You’ll be pleased to find out that I just purchased twenty ghost shrimp on EBay. I thought the loach had eaten the previous herd of ten, but I was delighted to discover there were survivors. So now I’m getting a bunch more, figuring the loach will take his share but the rest will be around to partake in the great fish dying due anytime now, as the vast herd of platys reaches their life expectancy and bloops their last bloop. Some fish corpses float, some sink. The floaters I scoop up with the net and toss into the planter out front. No point in wasting good fertilizer. The sinkers are a pain in the ass. So the shrimp get those. They can reduce a fish carcass to nothing in a matter of days. I’d rather not think about it. And the platys own culinary kinks guarantee the population will not recover, because a platy’s favorite dish is fresh born platy. None of the babies survive the feasts, and as there is no longer a dense jungle of floating vegetation for the fry to hide in—they ate that too, for roughage I guess—the babies are easy pickings. You can see the adults gathering together and leisurely devouring platy DNA. It’s fucked up. But it did neatly stop the aquarium’s population explosion, and there was one baby, as in a single fish, that has made it to adulthood in the past year. They’re efficient, you gotta give them that. So efficient they’re eating themselves into extinction in our tank. Platys live three to four years, typically, but invariably fish in our tank live to the outer edge of their life expectancy, so I won’t be surprised to see many of them last for five. But eventually the lot of them, nearly all of which born in a single year, will go to fish heaven, leaving all sorts of niches for us to fill with species that don’t fuck so goddamn much. Some fish have no shame at all.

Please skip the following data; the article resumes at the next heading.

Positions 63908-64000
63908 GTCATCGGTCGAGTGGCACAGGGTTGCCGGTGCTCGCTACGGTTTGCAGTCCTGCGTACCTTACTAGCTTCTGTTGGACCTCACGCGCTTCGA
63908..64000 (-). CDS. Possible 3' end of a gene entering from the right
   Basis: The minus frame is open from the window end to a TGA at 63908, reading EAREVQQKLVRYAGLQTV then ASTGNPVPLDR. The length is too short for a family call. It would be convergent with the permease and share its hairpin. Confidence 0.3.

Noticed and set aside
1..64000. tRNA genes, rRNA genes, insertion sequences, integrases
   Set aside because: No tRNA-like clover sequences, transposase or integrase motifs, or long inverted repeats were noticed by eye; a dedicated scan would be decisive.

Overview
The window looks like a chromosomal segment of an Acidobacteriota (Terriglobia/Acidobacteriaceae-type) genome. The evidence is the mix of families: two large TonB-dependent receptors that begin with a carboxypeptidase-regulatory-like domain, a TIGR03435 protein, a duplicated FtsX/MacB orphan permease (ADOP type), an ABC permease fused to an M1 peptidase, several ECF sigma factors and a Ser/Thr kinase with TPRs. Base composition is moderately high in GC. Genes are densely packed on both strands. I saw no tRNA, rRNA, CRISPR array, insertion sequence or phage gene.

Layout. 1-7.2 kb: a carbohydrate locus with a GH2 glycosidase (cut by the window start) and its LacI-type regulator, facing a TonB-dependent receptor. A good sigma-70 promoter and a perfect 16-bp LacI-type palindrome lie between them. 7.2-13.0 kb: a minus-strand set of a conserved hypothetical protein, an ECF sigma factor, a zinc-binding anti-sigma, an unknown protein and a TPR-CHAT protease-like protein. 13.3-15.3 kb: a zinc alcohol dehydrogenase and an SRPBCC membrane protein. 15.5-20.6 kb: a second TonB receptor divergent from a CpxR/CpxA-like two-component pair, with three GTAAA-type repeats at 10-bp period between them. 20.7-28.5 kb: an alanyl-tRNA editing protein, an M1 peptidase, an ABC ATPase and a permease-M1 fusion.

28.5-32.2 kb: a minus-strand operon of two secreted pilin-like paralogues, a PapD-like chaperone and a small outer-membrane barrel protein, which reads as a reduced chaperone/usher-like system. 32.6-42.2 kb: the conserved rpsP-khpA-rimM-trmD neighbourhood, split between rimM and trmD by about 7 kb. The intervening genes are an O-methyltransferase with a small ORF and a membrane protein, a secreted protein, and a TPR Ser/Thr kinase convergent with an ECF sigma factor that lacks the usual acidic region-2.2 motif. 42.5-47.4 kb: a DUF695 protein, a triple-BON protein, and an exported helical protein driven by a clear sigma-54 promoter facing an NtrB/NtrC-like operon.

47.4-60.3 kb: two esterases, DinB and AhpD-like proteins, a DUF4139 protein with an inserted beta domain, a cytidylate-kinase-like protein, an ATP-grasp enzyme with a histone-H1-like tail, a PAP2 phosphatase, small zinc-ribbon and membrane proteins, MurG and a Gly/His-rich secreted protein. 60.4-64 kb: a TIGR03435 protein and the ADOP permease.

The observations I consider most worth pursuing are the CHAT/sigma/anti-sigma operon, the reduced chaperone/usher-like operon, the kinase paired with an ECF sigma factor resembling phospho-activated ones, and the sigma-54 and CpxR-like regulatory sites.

Birds singing

Just posted this on

For a writer I certainly don’t do a lot of writing anymore, then again I’ve never felt less epileptic in my life. Writing sets off epilepsy which creates more writing. The more the epilepsy, the more creative the writing. The more creative the writing, the more the epilepsy. The more the epileptic writing, the more the brain damage. Oops. Thus, sidelined, I just kick back and watch all the shit go down. These are marvelous times for watching the shit go down. Glorious times, even. Watching history happen from our little urban forested haven. Lots of time to read and watch old movies. The less the epilepsy, it turns out, the more the reading. I’m wending my way though stacks of turgid volumes. Don’t even ask. The constant writing in my head got in the way when I was trying to read. It’s good to have the fountain of words turned off. I can listen to people now and not rewrite what they are saying. I can listen to music now and not hear it as writing. I can look at the landscape and not see it as stories. I can listen to birds sing and not hear language. I just hear birds singing.

One million people exhaling billions of viruses